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Testing the waters by taking to the air

Landing a drone on the research vessel Paragon

Testing the waters by taking to the air

Trent Lukaczyk pilots the FlightWave Edge™ UAS as it comes in for a landing on the research vessel Paragon. Image: Steve Haddock © MBARI 2017

Drones are not just for hobbyists, they have a new scientific application—indicating changes beneath the sea surface. MBARI researchers are exploring the possibilities of using unmanned aerial vehicles (UAVs) to accompany and enhance ocean science and engineering. Aerial platforms such as UAVs, or drones, as they are more commonly known, are making headway into scientific applications due to the variety of remote sensing capabilities they offer. However, due to difficult environmental conditions—water, wind, and waves—the marine sciences have been slower to adopt this technology. Fortunately this is changing, as there are now at least two UAV developers who have decided to meet this challenge and design aerial vehicles for marine applications.

One such vendor, FlightWave Aerospace Inc., founded by aeronautical engineer and MBARI collaborator Trent Lukaczyk, has developed a UAV that can take off and land vertically like a helicopter and then fly horizontally like an airplane for up to 100 kilometers range. This UAV, part of an unmanned aerial system (UAS) that comes with customizable payloads, can operate in wind speeds up to 40 knots and is even water resistant to a depth of one meter (three feet).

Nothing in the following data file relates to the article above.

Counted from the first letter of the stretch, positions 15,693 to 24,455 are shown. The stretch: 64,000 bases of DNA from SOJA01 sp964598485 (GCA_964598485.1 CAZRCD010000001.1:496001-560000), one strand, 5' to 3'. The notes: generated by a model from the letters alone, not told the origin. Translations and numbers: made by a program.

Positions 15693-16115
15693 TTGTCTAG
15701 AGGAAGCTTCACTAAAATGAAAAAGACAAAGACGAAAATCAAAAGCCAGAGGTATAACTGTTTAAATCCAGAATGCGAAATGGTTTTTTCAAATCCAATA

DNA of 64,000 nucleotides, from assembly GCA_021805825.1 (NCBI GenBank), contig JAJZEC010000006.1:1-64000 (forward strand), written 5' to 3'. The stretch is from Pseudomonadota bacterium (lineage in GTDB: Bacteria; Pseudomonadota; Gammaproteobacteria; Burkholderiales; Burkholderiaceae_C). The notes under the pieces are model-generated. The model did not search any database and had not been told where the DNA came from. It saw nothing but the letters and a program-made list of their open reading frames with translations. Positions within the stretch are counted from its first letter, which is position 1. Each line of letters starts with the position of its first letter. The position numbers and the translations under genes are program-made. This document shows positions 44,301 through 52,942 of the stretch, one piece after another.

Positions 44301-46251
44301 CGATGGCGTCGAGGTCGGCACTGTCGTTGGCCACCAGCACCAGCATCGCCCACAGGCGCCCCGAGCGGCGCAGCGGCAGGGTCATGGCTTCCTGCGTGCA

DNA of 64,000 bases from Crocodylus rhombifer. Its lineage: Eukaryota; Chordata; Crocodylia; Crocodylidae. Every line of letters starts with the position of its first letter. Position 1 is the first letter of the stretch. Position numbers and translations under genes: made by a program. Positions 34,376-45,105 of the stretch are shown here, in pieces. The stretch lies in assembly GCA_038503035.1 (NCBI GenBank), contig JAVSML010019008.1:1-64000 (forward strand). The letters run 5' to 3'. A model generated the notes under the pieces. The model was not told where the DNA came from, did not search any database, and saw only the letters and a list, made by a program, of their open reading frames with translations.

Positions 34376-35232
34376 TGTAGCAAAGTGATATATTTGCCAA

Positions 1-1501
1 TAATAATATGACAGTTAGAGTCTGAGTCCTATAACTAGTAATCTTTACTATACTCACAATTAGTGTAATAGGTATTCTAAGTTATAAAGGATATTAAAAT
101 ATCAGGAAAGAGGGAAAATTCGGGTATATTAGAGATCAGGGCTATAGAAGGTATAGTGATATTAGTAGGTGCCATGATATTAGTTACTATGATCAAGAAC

Intrigued by the proposed versatility of this aerial system, MBARI Biological Oceanographer Francisco Chavez was curious to see if its sensors could detect an upwelling front on the ocean’s surface from the air, and invited Lukaczyk to MBARI to test his “hybrid tricopter fixed-wing aircraft system,” as described on FlightWave’s website.

Upwelling fronts are plumes of cold water that bring an abundance of nutrients from the deep to the surface. This, in turn, causes a flurry of biological activity, from blooming phytoplankton up the food web to whales. One way for researchers to locate an upwelling front is by measuring the thermal infrared radiation/temperature emitted by the ocean’s surface. A dramatic change in temperature can indicate the presence of a front and the precise location is found between the coldest and warmest areas of surface water.

This sequence of thermal infrared satellite images of Monterey Bay shows the development of an upwelling front as indicated by differences in sea-surface temperature. The black line is the position of the front located between warm and cold water. The areas of dark blue and purple indicate the coldest water that originates from a frequent upwelling location northwest of the bay. This plume of cold, upwelled water seeds biological activity for Monterey Bay. Image: NOAA.